If you’re thinking about a career as a bookkeeper, you may be wondering what exactly will be expected of you. Bookkeeping can be an incredibly varied and challenging role which also allows you to create a healthy work/life balance. You may be working as part of a large team, handing a small part of the bookkeeping process for a large company, or you may be working for a small company and responsible for all day-to-day bookkeeping. In some situations, you may also get involved with things like payroll and even HR.
That’s a general overview of the role, but what are the main responsibilities of a bookkeeper? If you’re thinking about bookkeeping training, you’ll likely want to know what your day-to-day tasks will look like. Let’s explore this in more detail below…
The primary role of the bookkeeper is to keep the daily financial records up-to-date. Rather than looking back at the end of the month and trying to remember when invoices were paid in and out, the bookkeeper keeps daily records. This is perhaps the most important aspect of the job.
In most cases, you will be tasked with double bookkeeping, which means each transaction affects at least two accounts and will require a debit and credit value. A keen eye for detail is essential as mistakes can take a long time to be discovered and even longer to fix.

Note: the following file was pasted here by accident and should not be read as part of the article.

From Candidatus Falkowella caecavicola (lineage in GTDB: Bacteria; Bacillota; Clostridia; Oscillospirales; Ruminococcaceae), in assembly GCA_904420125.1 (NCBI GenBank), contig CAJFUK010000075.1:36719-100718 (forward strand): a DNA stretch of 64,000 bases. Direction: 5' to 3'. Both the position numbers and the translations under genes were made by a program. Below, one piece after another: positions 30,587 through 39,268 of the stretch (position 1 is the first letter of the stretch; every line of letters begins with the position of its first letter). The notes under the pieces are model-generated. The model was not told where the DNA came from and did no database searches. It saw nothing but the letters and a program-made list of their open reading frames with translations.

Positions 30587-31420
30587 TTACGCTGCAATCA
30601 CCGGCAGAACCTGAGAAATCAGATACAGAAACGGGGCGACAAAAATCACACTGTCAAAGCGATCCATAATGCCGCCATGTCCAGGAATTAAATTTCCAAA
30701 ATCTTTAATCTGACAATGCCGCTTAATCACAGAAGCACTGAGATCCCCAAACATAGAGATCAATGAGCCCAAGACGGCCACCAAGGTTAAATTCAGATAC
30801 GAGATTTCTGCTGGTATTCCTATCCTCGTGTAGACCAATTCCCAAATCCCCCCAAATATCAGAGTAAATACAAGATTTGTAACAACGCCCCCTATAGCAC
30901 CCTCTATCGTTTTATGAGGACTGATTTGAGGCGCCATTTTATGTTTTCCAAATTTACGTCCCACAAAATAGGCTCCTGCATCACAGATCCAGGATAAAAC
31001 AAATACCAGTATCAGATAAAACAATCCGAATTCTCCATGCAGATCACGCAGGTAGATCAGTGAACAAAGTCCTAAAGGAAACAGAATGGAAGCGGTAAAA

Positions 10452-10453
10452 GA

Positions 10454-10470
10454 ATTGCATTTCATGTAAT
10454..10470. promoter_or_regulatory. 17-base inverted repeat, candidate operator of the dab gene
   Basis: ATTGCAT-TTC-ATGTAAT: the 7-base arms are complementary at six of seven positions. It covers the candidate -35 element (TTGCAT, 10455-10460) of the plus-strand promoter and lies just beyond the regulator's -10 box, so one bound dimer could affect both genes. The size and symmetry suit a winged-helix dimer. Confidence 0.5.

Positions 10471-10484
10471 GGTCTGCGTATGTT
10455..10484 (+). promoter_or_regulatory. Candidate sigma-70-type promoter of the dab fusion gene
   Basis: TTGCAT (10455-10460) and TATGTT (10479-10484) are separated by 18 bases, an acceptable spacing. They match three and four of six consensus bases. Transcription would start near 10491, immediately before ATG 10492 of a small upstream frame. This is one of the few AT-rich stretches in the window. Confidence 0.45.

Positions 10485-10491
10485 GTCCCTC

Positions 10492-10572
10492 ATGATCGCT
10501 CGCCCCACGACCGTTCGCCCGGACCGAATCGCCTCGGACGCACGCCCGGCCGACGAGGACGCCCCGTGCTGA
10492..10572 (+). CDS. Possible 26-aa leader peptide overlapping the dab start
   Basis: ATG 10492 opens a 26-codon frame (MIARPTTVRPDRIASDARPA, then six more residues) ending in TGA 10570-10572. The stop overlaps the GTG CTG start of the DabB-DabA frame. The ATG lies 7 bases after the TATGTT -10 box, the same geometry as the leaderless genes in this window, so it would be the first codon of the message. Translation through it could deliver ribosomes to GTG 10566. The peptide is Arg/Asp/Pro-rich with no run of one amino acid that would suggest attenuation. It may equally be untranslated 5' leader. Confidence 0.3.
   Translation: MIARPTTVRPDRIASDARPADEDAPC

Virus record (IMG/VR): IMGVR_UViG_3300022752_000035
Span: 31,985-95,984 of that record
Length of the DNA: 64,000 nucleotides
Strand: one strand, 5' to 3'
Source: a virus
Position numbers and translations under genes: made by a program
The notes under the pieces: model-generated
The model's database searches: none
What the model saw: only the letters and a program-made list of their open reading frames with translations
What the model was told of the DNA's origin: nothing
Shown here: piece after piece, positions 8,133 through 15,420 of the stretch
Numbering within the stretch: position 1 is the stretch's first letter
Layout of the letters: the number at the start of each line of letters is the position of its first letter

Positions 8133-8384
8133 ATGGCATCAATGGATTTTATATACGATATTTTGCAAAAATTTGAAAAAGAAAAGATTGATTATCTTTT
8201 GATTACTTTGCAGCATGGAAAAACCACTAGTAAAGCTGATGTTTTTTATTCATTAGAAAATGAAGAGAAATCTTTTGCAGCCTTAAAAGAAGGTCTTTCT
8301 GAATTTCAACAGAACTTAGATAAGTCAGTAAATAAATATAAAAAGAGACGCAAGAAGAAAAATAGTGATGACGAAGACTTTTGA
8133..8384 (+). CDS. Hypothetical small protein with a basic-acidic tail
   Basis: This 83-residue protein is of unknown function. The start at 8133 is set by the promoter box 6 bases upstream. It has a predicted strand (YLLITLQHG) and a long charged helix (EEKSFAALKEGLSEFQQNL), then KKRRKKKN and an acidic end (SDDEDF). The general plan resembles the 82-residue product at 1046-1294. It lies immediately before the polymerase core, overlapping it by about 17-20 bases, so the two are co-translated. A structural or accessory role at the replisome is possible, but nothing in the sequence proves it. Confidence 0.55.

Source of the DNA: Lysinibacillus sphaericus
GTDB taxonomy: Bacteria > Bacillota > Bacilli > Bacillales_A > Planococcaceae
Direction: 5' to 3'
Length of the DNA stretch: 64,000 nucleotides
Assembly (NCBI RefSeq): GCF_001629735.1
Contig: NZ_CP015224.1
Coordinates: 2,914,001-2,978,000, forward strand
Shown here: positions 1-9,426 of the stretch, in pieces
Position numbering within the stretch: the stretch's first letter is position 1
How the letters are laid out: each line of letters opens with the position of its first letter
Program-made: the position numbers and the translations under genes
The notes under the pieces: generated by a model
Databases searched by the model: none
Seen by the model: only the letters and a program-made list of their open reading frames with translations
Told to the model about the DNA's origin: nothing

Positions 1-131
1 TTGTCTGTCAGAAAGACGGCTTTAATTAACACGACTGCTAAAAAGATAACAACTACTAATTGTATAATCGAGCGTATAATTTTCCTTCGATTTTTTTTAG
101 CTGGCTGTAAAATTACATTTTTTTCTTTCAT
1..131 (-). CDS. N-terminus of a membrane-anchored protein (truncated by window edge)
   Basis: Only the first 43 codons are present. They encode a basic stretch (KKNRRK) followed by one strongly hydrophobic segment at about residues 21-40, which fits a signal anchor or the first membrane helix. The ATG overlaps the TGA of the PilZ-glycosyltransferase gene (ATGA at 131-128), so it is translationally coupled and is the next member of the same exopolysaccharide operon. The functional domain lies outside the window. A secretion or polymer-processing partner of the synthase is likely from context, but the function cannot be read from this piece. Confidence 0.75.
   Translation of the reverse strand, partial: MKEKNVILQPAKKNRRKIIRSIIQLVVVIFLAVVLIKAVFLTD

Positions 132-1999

If you work for a small company and are solely responsible for the accounts, you will also likely be the main point of contact for processing sales invoices and receipts. All suppliers will want to be paid in a timely manner, and they will expect clear communication alongside this.
As a bookkeeper, you may be responsible for representing the company to suppliers and customers, so you’ll need to be a confident communicator. You may need to pick up the phone to chase late invoices. Or you might be required to process invoices quickly and accurately before a bank holiday. These are just some of the skills that will serve you well when working as a bookkeeper.
Most companies pay VAT, so it’s down to the bookkeeper to keep track of this and prepare the VAT return for HMRC. As this is a legal requirement, it’s important that tax records are accurate and up-to-date. Bookkeepers not only need to have keen numeracy skills but they also need to be quick to learn new computing systems.
Since the making tax digital initiative was introduced, all accounts now need to be processed and stored in a digital system. Bookkeepers no longer use the namesake ledgers of the role and you are far more likely to be using a database or complex spreadsheet to keep track of the accounts.
In addition to everything listed above, bookkeepers are also responsible for the myriad financial paperwork as and when required. This might mean preparing cash flow statements for monthly management meetings. Or it could mean helping to add new employees to the payroll. Bookkeeping offers many different avenues for professional growth, depending on the type of organisation you work for.